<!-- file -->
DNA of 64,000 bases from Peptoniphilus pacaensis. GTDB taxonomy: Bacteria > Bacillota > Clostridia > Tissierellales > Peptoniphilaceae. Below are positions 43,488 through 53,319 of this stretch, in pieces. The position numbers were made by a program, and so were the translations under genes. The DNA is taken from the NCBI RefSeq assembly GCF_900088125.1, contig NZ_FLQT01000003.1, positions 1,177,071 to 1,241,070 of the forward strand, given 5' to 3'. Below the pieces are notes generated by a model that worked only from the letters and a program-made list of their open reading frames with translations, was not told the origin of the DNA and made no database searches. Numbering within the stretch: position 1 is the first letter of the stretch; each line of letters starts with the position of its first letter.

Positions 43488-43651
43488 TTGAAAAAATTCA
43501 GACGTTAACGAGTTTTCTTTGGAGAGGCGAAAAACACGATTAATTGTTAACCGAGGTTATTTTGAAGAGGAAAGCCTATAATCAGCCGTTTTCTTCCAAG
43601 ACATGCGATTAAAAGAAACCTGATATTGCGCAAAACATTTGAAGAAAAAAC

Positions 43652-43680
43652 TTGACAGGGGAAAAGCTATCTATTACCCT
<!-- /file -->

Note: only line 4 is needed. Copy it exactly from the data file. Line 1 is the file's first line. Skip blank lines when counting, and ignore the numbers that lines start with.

43501 GACGTTAACGAGTTTTCTTTGGAGAGGCGAAAAACACGATTAATTGTTAACCGAGGTTATTTTGAAGAGGAAAGCCTATAATCAGCCGTTTTCTTCCAAG